Should Teachers be Treated Like Front-Line Workers?
As the summer winds down, educators across the country are grappling with how they will begin the 2020-2021 academic school year amid our current public health crisis. Some school districts are taking a hybrid approach, others are staying completely remote, and for schools in low-risk areas they are welcoming students back into the classrooms with strict social distancing and hygiene protocols in place to curb the spread of the coronavirus.
Reopening schools has proven to be unpredictable and stressful, with the new reality bringing a variety of challenges for educators and school leaders, including what procedures and equipment need to be in place to keep schools safe and how that be funded, according to a recent Washington Post article. The biggest challenge for schools is ensuring the safety of both the students and school staff.
Teachers across the United States are rightfully worried about getting back into the classroom. There have been spikes of COVID-19 cases around the country, and studies have proven children can spread the virus just as much as adults can. Some schools have already opened and have quickly seen positive tests of the coronavirus causing large groups – who were in contact with an infected individual – to go get tested themselves and return home to quarantine.
Although teachers are putting themselves at risk to teach today’s youth, they are not currently considered essential workers – or front-line workers – during the pandemic.
What is a Front-Line or Essential Worker?
The Washington Post explains that according to the National Conference of State Legislatures, sectors deemed “essential” by federal and/or state guidelines include:
- Water and wastewater
- Agriculture and food production
- Critical retail, such as grocery stores, hardware stores, and mechanics
- Critical trades, such as construction workers, electricians, plumbers, etc.
- Some social service organizations
Although at least 28 states labeled childcare services and providers as essential workers, teachers are not. Other countries, like Britain, considered teachers and social workers as front-line workers when schools shut down. Some stayed open for vulnerable students and for children whose parents had essential jobs, according to Occupational Health & Safety.
The Economic Policy Institute (EPI) provides some of the below facts about essential workers:
- Women make up the majority of essential workers in health care (76 percent) and government and community-based services (73 percent).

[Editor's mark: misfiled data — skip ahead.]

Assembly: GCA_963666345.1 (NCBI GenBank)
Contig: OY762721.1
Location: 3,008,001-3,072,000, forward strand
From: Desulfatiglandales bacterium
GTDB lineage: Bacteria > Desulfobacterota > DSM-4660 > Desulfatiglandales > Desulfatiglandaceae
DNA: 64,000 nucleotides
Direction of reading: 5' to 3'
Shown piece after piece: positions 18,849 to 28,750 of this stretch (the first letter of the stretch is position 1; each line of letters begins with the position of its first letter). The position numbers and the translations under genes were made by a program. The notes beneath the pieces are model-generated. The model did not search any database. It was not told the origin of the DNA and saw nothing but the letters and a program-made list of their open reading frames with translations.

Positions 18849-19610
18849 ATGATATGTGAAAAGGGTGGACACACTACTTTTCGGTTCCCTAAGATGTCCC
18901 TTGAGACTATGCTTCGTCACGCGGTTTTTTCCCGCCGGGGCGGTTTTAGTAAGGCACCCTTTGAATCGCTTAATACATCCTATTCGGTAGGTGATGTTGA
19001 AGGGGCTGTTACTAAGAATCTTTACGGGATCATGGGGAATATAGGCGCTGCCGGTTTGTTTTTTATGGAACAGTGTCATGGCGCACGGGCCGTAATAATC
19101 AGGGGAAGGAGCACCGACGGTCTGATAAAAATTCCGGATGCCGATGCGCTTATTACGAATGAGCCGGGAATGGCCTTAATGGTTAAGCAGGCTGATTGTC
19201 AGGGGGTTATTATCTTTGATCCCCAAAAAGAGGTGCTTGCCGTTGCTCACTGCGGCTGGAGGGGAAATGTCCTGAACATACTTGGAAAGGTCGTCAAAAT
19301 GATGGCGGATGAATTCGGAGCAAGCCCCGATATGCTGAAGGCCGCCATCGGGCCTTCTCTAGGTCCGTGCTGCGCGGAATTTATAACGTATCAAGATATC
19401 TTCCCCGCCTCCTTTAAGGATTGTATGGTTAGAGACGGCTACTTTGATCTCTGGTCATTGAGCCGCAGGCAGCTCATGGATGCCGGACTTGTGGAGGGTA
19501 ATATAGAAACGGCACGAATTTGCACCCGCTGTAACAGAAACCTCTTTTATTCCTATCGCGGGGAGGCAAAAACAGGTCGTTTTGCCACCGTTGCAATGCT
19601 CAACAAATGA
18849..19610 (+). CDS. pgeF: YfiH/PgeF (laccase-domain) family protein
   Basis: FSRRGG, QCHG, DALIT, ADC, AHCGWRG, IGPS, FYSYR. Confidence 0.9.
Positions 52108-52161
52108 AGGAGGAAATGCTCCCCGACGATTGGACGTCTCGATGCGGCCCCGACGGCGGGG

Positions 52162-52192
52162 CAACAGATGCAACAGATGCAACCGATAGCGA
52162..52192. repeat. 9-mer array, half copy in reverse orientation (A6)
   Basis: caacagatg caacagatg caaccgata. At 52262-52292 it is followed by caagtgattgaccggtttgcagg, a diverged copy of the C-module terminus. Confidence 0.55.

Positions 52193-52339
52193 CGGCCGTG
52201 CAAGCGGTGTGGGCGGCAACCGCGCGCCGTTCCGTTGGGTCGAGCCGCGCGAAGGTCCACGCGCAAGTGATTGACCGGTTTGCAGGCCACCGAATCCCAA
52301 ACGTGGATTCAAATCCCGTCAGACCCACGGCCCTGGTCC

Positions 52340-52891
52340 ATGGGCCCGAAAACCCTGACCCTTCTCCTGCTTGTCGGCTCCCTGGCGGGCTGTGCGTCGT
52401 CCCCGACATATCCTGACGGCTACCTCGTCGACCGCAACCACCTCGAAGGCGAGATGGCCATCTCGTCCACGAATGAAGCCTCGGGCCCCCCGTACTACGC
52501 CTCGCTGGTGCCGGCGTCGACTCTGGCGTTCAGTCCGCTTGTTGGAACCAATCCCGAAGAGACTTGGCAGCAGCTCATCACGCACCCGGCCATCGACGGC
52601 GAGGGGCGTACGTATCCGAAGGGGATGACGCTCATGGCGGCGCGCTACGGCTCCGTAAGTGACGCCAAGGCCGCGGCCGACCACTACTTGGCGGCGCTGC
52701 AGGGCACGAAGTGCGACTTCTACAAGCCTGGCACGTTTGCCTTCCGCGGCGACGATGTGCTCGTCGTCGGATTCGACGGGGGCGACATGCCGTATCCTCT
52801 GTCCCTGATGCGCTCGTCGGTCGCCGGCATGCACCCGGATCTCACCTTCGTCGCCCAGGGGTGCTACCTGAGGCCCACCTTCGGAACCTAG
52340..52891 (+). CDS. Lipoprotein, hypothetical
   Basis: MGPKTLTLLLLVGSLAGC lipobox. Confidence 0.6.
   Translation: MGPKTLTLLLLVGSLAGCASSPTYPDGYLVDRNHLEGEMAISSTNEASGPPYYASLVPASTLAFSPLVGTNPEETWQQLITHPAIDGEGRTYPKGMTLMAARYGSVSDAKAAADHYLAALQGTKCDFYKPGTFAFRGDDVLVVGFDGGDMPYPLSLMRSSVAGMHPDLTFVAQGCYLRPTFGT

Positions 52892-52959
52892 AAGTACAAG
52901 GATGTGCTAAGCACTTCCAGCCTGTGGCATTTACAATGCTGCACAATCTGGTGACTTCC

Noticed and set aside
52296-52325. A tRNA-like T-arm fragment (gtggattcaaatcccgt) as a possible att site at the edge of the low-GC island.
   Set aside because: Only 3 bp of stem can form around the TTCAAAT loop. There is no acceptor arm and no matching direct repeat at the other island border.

- Men make up the majority of essential workers in the energy sector (96 percent), water and wastewater management (91 percent), and critical manufacturing (88 percent).
- People of color make up the majority of essential workers in industrial, commercial, residential facilities, and services (53 percent).
- Nearly 70 percent of essential workers do not have a college degree. Three in 10 essential workers have some college (30 percent) or a high school diploma (29 percent). One in 10 have less than a high school diploma.
Why Many Argue Teachers Should Be Considered Essential Workers
When the pandemic first hit teachers did everything in their power to connect with their students remotely. Many kids rely on school for basic needs such as meals, safe places to play, technology tools, and access to psycho-social and health services, which were all impacted when schools shut their doors and sent kids home.
For many, a hybrid or remote education model comes with severe problems such as no access to the internet or limited childcare options for those whose parents or guardians have to go to work and leave their children home.
Teachers and school staff are likely under a great deal of pressure and stress, especially if they are at-risk or live with immunocompromised or elderly people. Again, studies have shown that children can spread the coronavirus just as easily as adults, which increases the risk for teachers as they’ll be exposed regularly.
As schools reopen, teachers and school staff will become the new front line to ensure student safety during the pandemic. The Washington Post article argues that for teachers to succeed people must stop treating them as peripheral to this crisis and consider educators essential workers.
So, what would this mean?
Front-line workers receive priority access to COVID-19 testing, personal protective equipment (PPE), and to a vaccine when it becomes available. Because teachers are in close contact with their students – who may be difficult to keep to the strict hygienic and social distancing protocols – they are more likely to contract the coronavirus in comparison to those who can work from the safety of their homes.
Teachers should also be heavily involved with planning and reopening schools by providing guidance and health information to help adapt solutions to the specific realities of each classroom. Additionally, schools must receive the proper funding to buy PPE, hand sanitizers, disinfectants, and other vital tools to create a safe school environment. Teachers who are at high-risk from COVID-19 should be allowed to stay home and if possible, teach remotely.
Educators are doing all they can to protect students and continue to keep them learning. We must do our best to prioritize the safety of teachers and school staff who are putting themselves at risk to help our countries kids.
The author of the cited Washington Post article, Valerie Strauss, makes an incredible point; “The challenge is enormous and complex, but the calculus is simple: We can’t invest in our children’s futures if we ignore the well-being of their teachers.”